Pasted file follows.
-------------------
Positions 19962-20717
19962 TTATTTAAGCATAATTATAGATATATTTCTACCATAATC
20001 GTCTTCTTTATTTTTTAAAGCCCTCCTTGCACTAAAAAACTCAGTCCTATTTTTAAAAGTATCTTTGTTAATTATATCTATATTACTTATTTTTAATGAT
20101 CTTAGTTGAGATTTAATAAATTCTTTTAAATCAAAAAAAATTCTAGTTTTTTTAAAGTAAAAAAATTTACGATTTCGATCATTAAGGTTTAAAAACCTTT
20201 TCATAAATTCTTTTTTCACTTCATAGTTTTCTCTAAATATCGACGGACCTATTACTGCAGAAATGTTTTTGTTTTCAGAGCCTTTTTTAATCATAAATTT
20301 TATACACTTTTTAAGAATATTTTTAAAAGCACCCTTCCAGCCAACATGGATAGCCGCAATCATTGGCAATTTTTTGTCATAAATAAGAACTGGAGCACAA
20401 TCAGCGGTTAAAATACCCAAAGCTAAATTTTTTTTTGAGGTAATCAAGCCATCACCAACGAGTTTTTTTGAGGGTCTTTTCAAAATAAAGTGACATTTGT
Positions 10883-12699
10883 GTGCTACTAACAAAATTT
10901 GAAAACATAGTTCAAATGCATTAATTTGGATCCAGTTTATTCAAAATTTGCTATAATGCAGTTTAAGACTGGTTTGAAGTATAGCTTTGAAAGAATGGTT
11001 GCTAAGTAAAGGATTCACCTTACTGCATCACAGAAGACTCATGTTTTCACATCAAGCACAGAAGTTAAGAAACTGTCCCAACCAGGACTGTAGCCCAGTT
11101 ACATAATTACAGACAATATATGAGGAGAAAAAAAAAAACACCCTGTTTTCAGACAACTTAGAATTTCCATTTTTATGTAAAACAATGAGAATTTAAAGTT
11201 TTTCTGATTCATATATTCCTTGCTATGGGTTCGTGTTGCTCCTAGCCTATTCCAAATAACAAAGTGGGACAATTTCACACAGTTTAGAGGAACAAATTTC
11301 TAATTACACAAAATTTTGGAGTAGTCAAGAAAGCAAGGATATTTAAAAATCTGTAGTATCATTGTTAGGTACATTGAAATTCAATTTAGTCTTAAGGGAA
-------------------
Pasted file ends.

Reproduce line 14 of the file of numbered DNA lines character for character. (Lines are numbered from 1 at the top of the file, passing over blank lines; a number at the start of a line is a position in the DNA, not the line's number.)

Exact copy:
11301 TAATTACACAAAATTTTGGAGTAGTCAAGAAAGCAAGGATATTTAAAAATCTGTAGTATCATTGTTAGGTACATTGAAATTCAATTTAGTCTTAAGGGAA